Five facts about organizational culture

Let’s just jump right in, shall we?Photo of a table with computers and phones and five hands giving a joint fist-bump

Culture is a company asset

Yet so many organizations treat it as an afterthought, at best.

Here’s another fact for you:

Culture is either by intent – or by default

If you’re not intentional about what you want your culture to be, you’ll end up with whatever takes shape around the personalities of your leaders – from the executive C-suite on down to your first-line managers.

And a third:

Culture requires ongoing care

Culture is not a project. It is not a once-and-done, set-it-and-forget-it thing.

It requires nurturing, measuring, evaluating, tweaking, support.

You might even consider treating it like a child … or a pet. And no, I’m not kidding. Culture is the personality of your company, and needs to be cared for accordingly and appropriately.

Culture starts at the top … and is enacted on the front lines

Your front-line managers are where culture meets reality. If your front-line managers aren’t clear about how the culture is defined, how to walk the talk, or are just generally not great at managing and leadership, your culture will start to erode right there. And since the front-line managers are the ones interacting with the vast majority of your individual employees – well, you get the point!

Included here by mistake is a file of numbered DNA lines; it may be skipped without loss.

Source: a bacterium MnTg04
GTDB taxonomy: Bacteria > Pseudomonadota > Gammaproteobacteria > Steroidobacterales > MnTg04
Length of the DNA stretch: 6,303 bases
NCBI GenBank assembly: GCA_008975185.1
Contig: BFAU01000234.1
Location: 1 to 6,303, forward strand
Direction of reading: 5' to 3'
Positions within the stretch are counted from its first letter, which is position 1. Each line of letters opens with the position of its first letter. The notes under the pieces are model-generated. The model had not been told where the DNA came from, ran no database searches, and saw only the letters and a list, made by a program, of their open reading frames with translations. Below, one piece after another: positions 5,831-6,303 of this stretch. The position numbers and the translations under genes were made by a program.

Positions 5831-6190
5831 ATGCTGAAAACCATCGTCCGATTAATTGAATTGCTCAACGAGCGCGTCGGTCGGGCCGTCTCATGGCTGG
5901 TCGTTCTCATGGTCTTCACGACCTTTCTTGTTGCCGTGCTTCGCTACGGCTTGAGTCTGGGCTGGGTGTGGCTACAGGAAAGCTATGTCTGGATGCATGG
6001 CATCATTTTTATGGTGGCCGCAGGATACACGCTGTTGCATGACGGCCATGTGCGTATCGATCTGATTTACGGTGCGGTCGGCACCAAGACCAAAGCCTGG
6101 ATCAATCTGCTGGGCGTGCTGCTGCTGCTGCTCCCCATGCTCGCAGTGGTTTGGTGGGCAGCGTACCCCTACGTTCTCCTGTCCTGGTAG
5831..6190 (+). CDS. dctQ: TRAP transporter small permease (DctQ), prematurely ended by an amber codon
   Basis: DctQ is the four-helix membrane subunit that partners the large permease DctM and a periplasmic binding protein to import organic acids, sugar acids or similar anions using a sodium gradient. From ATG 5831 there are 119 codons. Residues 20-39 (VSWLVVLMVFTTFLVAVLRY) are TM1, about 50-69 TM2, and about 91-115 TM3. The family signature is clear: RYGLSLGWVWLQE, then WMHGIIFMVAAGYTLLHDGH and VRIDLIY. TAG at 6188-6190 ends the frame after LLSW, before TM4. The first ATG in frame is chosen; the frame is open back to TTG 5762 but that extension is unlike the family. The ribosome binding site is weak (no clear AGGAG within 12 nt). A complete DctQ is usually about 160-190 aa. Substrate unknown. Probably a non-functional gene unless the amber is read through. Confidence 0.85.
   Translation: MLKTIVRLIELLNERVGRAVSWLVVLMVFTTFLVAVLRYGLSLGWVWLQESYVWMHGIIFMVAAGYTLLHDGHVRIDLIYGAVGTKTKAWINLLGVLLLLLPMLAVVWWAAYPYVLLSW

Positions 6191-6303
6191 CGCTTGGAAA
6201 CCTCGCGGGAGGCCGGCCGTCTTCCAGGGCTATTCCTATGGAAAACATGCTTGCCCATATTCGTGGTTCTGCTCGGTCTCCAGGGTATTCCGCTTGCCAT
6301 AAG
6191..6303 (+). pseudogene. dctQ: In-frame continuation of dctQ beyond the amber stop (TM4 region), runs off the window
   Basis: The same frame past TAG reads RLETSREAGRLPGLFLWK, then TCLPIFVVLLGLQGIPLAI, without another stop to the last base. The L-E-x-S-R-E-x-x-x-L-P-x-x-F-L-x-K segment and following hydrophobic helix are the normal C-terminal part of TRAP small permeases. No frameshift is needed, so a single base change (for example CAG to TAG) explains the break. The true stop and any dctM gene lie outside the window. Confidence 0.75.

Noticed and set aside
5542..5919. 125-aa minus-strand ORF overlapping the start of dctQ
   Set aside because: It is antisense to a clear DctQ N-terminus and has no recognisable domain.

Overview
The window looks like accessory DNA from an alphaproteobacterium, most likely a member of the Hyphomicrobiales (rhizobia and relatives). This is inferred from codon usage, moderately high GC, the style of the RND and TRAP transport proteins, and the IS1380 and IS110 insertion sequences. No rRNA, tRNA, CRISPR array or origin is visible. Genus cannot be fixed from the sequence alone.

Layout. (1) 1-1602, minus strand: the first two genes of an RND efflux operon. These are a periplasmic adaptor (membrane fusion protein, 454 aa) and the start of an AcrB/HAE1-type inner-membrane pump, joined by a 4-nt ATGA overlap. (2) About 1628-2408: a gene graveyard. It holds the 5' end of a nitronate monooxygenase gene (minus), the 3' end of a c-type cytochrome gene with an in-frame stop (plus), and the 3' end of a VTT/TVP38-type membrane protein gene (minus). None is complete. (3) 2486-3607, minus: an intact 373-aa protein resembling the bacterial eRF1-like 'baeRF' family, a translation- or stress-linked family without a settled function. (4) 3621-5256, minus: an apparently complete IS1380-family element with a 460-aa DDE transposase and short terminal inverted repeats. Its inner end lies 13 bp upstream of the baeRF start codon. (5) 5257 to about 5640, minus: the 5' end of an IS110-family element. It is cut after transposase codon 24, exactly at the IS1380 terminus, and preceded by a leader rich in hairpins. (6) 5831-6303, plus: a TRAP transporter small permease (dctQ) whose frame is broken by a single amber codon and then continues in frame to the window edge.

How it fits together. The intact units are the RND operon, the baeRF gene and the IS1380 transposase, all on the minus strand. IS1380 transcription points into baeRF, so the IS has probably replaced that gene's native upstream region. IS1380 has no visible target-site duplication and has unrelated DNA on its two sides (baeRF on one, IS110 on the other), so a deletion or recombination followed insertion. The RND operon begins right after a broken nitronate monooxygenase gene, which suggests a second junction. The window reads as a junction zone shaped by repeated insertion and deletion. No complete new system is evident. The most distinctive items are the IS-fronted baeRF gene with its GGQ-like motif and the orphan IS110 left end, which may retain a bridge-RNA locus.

AND it starts at the top. Executive leadership must create the clarity, demonstrate how to walk the talk, and model good leadership and management – which also means supporting the front-line managers in developing their skills.

And finally:

Now more than ever

It seems like we’re saying that a lot these days – “Now more than ever…” – probably because it’s true.

Now more than ever we must understand that people want – need – to work within a supportive culture.  Which means that now more than ever we need good managers who know how to support the culture, and therefore their people.

It’s up to the managers to ask for support if they’re not getting it – and the executives to provide it without asking.

And if you as a manager aren’t getting support, and don’t feel like you can ask for it, well, that says a lot about the culture, doesn’t it?

Want to know more about intentional culture and how your front-line managers can be better at supporting it? Let’s talk. Schedule your conversation here!